9.9.2. Setting the shutdown-lock Cluster Property

The following example sets the shutdown-lock cluster property to true in an example cluster and shows the effect this has when the node is shut down and started again. This example cluster consists of three nodes: z1.example.com, z2.example.com, and z3.example.com.
  1. Set the shutdown-lock property to to true and verify its value. In this example the shutdown-lock-limit property maintains its default value of 0.
    [root@z3.example.com ~]# pcs property set shutdown-lock=true
    [root@z3.example.com ~]# pcs property list --all | grep shutdown-lock
    shutdown-lock: true
    shutdown-lock-limit: 0
    
  2. Check the status of the cluster. In this example, resources third and fifth are running on z1.example.com.
    [root@z3.example.com ~]# pcs status
    ...
    Full List of Resources:
    ...
    * first	(ocf::pacemaker:Dummy):	Started z3.example.com
    * second	(ocf::pacemaker:Dummy):	Started z2.example.com
    * third	(ocf::pacemaker:Dummy):	Started z1.example.com
    * fourth	(ocf::pacemaker:Dummy):	Started z2.example.com
    * fifth	(ocf::pacemaker:Dummy):	Started z1.example.com
    ...
    
  3. Shut down z1.example.com, which will stop the resources that are running on that node.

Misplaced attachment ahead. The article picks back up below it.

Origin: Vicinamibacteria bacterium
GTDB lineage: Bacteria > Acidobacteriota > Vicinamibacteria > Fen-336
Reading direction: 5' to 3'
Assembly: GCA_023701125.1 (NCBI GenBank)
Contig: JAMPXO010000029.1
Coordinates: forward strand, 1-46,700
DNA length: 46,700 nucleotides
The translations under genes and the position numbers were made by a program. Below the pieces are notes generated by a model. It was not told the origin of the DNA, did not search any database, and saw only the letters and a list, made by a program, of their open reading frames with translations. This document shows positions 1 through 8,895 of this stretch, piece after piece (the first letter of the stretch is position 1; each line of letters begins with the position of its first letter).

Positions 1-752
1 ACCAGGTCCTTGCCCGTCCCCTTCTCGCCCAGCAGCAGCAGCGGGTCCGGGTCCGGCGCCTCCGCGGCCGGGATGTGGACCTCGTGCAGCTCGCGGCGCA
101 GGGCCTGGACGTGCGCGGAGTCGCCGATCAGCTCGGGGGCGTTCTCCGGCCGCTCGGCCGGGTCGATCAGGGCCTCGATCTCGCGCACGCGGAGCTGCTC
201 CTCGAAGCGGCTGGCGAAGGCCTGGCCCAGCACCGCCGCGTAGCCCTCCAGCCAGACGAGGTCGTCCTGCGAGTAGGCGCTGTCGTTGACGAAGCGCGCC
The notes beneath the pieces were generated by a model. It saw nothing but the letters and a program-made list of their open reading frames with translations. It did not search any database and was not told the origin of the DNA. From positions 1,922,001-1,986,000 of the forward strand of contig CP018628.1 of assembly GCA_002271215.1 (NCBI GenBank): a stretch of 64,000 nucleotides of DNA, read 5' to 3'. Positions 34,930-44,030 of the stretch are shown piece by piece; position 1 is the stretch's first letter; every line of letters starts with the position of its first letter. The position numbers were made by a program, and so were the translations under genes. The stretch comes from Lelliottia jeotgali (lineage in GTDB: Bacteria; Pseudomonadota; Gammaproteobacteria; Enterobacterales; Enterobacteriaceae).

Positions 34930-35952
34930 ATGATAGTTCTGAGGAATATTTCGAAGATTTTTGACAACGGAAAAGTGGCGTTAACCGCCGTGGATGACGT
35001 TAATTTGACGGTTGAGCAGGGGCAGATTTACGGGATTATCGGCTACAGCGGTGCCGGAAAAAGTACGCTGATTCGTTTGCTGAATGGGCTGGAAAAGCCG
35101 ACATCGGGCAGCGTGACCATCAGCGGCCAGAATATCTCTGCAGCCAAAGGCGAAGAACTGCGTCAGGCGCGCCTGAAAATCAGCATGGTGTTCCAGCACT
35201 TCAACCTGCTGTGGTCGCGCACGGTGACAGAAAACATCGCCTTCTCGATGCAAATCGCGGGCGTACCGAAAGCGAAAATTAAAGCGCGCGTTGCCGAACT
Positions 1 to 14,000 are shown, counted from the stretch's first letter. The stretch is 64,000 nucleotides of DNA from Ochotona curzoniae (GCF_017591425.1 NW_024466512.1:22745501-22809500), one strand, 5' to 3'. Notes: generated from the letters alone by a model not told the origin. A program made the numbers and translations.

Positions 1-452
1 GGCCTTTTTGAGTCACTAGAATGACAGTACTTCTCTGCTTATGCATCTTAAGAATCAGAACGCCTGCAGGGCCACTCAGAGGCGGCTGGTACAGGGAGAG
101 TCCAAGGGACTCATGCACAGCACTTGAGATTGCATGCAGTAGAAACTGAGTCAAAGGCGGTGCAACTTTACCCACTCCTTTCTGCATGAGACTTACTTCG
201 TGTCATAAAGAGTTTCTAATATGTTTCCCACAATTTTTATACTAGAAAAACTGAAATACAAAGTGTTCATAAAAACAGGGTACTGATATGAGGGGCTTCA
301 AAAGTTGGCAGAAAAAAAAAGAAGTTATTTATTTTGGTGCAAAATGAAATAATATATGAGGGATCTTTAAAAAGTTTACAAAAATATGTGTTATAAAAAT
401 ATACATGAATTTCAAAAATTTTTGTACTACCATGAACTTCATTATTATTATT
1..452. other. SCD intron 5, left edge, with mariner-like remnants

[root@z3.example.com ~] # pcs cluster stop z1.example.com
    Stopping Cluster (pacemaker)...
    Stopping Cluster (corosync)...
    
    Running the pcs status command shows that node z1.example.com is offline and that the resources that had been running on z1.example.com are LOCKED while the node is down.
    [root@z3.example.com ~]# pcs status
    ...
    
    Node List:
    * Online: [ z2.example.com z3.example.com ]
    * OFFLINE: [ z1.example.com ]
    
    Full List of Resources:
    ...
    * first	(ocf::pacemaker:Dummy):	Started z3.example.com
    * second	(ocf::pacemaker:Dummy):	Started z2.example.com
    * third	(ocf::pacemaker:Dummy):	Stopped z1.example.com (LOCKED)
    * fourth	(ocf::pacemaker:Dummy):	Started z3.example.com
    * fifth	(ocf::pacemaker:Dummy):	Stopped z1.example.com (LOCKED)
    ...
    
  4. Start cluster services again on z1.example.com so that it rejoins the cluster. Locked resources should get started on that node, although once they start they will not not necessarily remain on the same node.
    [root@z3.example.com ~]# pcs cluster start z1.example.com
    Starting Cluster...
    
    In this example, resouces third and fifth are recovered on node z1.example.com.
    [root@z3.example.com ~]# pcs status
    ...
    
    Node List:
    * Online: [ z1.example.com z2.example.com z3.example.com ]
    
    Full List of Resources:
    ..
    * first	(ocf::pacemaker:Dummy):	Started z3.example.com
    * second	(ocf::pacemaker:Dummy):	Started z2.example.com
    * third	(ocf::pacemaker:Dummy):	Started z1.example.com
    * fourth	(ocf::pacemaker:Dummy):	Started z3.example.com
    * fifth	(ocf::pacemaker:Dummy):	Started z1.example.com
    
    ...